And the context of social media ratchets it all up a notch. Here the ugly underside of the human condition is often on full display: indulgence, rabid partisanship, off-putting communication styles, sophistry, dehumanization, unchecked incivility, shoddy argumentation, disingenuousness, putting on airs, projecting impressions, self-aggrandizement, addictive tendencies, unfiltered commentary, unprovoked tendentiousness, and the list goes on.
The littered trail of not just lost Facebook connections, but ruined friendships—even among strong professing Christians—is adequate commentary that too often social media has brought out our worst, not our best.
To my fellow believers, in particular, I’d like to say this as a word of encouragement and exhortation: of course social media isn’t the (or even a) local church, but we’re all part of the Church universal, and biblical truths apply. If social media is going to serve as a redemptive presence in our lives, we have to remember something that Kant recognized clearly. The ethical commonwealth—the contexts to which we belong, even on social media—is insufficient for true religion. We have to learn to allow God to guide all the members of a group together, all the disparate parts of His body. He’s the Head of the Kingdom of Ends able to coordinate and make cohere all the different roles we’re meant to play.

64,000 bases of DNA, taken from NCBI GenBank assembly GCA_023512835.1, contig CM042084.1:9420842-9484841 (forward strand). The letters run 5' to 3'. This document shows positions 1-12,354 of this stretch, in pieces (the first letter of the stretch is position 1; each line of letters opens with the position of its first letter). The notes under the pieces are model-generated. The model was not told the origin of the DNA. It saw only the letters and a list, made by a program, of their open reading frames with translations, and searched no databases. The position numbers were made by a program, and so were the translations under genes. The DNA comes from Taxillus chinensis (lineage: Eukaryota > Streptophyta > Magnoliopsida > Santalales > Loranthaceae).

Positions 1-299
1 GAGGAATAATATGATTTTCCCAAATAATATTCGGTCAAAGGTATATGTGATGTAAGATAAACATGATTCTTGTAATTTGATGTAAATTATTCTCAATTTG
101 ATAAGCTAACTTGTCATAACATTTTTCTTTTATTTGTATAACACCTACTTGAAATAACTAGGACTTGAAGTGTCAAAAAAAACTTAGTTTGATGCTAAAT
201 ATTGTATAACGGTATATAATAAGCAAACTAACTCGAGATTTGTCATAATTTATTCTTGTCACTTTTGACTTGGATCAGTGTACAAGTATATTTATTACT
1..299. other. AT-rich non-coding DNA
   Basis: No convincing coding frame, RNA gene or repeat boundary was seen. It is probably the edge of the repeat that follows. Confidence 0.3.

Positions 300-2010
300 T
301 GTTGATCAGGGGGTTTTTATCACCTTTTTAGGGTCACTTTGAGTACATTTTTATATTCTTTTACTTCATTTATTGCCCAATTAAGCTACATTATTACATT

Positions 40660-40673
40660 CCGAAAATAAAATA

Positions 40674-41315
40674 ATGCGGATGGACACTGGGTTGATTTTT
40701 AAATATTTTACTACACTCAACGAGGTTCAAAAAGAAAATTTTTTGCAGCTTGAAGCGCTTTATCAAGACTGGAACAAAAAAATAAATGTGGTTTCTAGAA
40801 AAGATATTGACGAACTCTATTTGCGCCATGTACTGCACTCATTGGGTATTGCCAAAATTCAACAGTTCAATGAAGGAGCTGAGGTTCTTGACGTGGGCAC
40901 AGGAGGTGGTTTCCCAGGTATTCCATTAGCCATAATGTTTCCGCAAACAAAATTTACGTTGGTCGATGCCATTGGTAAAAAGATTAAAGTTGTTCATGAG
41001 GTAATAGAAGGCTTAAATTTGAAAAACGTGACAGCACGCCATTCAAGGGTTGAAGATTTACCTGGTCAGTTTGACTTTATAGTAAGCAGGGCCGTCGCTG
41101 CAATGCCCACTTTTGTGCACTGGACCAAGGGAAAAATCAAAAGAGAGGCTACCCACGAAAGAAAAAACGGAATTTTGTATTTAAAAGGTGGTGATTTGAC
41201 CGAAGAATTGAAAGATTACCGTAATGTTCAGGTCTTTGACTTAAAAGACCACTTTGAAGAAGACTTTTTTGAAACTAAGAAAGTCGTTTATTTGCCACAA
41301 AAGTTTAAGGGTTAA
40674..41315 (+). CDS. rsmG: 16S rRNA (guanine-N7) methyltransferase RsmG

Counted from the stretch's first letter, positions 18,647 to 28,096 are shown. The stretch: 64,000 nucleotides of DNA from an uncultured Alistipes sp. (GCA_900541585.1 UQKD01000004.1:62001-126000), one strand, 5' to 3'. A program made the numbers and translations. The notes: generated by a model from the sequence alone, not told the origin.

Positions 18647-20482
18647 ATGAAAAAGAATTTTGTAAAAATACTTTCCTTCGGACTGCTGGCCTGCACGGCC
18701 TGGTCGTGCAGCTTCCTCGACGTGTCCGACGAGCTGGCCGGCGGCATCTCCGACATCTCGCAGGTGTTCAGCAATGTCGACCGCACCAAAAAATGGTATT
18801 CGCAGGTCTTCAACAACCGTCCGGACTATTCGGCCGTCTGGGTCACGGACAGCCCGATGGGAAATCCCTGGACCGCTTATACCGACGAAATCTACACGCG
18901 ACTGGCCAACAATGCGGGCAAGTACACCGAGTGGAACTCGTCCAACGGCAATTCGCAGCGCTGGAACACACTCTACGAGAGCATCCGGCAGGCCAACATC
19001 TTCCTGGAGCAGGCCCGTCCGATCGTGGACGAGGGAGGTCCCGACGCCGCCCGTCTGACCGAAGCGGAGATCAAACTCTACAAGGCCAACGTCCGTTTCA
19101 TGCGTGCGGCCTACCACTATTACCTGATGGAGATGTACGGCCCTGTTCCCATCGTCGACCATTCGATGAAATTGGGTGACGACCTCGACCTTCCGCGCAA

The same Being or Source is at the root of the moral deliverances to which we all need to heed, especially when it’s tempting not to. From this perspective, the level of cooperation between the members of the groups thus banded together will be a function of how faithfully they follow His lead in their lives. Garden variety conflicts are still sure to arise, but they needn’t—and they mustn’t—irremediably divide; they can instead be means of grace.
Kant offered a good test for actions when it comes to religious practice that would also serve as a useful rule for engagement on social media: Asking whether the word or action conduces to virtue, in oneself and others. If it doesn’t, best to refrain from it.
The Bible would up the ante even more: Is it an expression of love? Is it a way to obey the most important command to love God with all of our heart, soul, mind, and strength, and our neighbor as ourselves? If we speak in the tongues of men and of angels, but have not love, we are a resounding gong or a clanging cymbal. And though we have the gift of prophecy, and understand all mysteries, and all knowledge, and though we have all faith—so that we could remove mountains—and have not love, we are nothing.
In this wonderful and special time of year, a season of soaring hope and charity, and at the precipice of a new year, let’s do something countercultural: let’s allow a spirit of generosity to replace any animus and invective, exchanging harsh tones and cutting comments for words of healing and edification, renewal and mercy, reconciliation and restoration—extending to others the grace that’s been offered to us.
From all of us at MoralApologetics.com, blessed Advent, and Merry Christmas.
Image: Telephone exchange by Cristiano de Jesus. CC License.